A collaboration of coast and countryside organisations on The Lizard Peninsula

Bittern, photo by https://richardbirchett.co.ukThe Bittern, once believed to have become extinct in the UK due to habitat loss, has been making a slow comeback. This one was spotted on the Penrose Estate.
Photo: Richard Birchett


Scientific name: Botaurus stellaris

Other common names: Eurasian Bittern; some local names include Mire Drum, Butter Bump and Boom Bird

Conservation status: IUCN Red List, Least Concern; UK Birds of Conservation Concern, Amber; protected under Schedule 1 of the Wildlife and Countryside Act 1981

What to look for:

Family: Herons, storks and ibises
Colouring and appearance: Brown and buff with streaky markings. A long heron-like bill and brown-green legs.
Size: 69 to 81 cm length, 100 to 130 cm wingspan.
Where: Reedbeds and water edges
Call: Listen to the famous booming call of the male

Bittern, photo by https://richardbirchett.co.ukYou need sharp eyesight, patience and a fair measure of luck to spot a Bittern. Even if, in spring, you hear the male’s famous booming call, pinpointing the bird itself is a tall order, given its excellent camouflage. With its brown and streaky plumage and silent stalking, it vanishes into the shadows of its reedbed home, as it uses its strong, heron-like bill to probe for prey. If disturbed, a Bittern will freeze, its beak pointing upwards, and completely blend with its surroundings: this distinctive behaviour is known as bitterning.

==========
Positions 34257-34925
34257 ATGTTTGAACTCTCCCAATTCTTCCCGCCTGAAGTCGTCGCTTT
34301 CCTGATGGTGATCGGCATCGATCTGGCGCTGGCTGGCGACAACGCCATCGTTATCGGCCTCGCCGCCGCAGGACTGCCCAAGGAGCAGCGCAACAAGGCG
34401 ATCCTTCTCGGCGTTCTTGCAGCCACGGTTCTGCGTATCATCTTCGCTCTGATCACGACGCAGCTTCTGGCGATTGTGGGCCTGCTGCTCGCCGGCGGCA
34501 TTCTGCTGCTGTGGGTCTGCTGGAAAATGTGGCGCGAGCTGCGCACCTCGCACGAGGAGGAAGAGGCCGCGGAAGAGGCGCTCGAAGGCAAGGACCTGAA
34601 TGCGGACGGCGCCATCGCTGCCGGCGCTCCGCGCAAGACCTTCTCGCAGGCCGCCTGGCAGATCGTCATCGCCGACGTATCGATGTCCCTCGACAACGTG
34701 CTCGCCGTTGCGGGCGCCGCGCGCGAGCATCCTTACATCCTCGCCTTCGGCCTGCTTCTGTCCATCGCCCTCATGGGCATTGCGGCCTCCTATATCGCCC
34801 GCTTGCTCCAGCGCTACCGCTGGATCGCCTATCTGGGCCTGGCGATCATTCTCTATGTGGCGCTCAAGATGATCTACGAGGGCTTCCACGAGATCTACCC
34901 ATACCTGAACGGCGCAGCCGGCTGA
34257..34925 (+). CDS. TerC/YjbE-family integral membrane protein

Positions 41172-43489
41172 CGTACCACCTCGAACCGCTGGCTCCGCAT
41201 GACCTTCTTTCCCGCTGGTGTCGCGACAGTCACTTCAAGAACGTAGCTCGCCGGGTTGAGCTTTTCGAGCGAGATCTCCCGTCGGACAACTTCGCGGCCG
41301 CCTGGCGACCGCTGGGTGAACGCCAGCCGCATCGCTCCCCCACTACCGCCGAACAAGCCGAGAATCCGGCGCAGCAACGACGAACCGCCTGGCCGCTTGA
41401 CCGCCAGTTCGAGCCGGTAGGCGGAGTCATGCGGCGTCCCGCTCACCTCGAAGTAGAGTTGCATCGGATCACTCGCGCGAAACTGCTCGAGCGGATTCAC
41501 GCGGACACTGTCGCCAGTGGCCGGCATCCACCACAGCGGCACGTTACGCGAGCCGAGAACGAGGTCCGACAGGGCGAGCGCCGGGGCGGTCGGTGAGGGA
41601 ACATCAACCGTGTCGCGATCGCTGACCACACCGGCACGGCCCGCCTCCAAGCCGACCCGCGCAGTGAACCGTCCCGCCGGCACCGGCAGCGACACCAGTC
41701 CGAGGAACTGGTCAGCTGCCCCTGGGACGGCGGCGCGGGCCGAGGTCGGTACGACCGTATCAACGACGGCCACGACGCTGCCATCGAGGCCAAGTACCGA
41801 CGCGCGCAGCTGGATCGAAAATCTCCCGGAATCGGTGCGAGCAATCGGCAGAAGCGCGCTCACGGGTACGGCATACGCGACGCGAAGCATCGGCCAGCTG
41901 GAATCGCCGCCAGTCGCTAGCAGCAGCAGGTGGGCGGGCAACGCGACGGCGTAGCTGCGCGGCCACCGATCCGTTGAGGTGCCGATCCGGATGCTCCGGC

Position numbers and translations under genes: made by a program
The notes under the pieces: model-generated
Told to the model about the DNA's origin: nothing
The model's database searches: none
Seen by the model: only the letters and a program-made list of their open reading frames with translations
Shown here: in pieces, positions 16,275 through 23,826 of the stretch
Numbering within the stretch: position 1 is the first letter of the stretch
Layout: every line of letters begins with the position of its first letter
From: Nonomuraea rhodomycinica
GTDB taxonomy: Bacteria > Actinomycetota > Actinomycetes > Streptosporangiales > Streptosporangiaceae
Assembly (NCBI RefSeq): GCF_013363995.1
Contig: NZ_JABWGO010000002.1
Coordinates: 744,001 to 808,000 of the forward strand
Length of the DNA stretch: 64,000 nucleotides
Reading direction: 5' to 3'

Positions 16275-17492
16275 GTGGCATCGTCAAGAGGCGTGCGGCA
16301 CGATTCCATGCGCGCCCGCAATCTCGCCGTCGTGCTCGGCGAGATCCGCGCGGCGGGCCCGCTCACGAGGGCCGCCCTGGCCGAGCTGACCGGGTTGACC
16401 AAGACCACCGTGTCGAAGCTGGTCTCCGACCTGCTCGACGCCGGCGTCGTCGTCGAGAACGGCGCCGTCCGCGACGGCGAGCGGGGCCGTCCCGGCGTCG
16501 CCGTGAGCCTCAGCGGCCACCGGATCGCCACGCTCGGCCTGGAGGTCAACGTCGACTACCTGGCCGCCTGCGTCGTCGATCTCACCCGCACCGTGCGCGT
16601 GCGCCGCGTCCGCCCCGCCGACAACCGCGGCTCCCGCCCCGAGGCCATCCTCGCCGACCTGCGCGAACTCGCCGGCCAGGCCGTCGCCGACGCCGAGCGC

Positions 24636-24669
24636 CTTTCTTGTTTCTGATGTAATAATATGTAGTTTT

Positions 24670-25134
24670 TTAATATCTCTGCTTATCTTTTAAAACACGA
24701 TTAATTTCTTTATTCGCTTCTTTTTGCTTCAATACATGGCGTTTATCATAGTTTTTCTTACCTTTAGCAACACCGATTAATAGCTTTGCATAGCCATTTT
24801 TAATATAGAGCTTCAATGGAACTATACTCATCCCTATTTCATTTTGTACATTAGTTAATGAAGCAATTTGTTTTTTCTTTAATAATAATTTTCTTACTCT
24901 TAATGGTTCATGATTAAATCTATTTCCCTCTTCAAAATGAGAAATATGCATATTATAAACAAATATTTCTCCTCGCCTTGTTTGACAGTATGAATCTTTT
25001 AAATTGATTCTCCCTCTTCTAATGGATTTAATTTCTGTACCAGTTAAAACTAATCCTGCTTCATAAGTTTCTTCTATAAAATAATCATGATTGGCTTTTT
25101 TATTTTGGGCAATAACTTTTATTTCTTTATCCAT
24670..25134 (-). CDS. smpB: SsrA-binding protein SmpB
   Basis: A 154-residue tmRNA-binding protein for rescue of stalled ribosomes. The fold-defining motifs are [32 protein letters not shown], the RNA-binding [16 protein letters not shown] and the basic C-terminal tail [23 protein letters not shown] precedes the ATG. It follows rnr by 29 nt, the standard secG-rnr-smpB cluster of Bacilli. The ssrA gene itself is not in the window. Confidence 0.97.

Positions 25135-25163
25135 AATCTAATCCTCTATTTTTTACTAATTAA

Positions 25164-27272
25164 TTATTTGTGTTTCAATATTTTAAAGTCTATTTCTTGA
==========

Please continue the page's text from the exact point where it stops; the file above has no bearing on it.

Once feared to be extinct in the UK due to habitat loss as wetlands and reedbeds were drained, the Bittern has been making a slow comeback since the start of the twentieth century. After originally returning to the east coast, it can now also be found in Wales and the west country following reedbed habitat restoration. There are now almost 200 males UK-wide in the breeding season, and almost 800 overwintering birds (source: BTO, 2017 figures).

Males will mate with up to five females (polygamy). The booming call made to attract and find females is produced by the expelling of air from its oesophagus. Each mated female raises one brood in a year, usually of four to six eggs, laid in a nest among the reeds, which she incubates for almost a month. After hatching, the young fledge in a little under two months.

Bitterns feed on fish, small mammals, amphibians and insects.

Did you know…?

… There are slight differences in the booming call between individual males. These are probably indistinguishable to less expert ears, but bird scientists can use these differences to identify one bird from another.

Published: March 2021
Author: Amanda Scott
Photo: Richard Birchett (website and YouTube channel)

Find out about other bird species you can see on the Lizard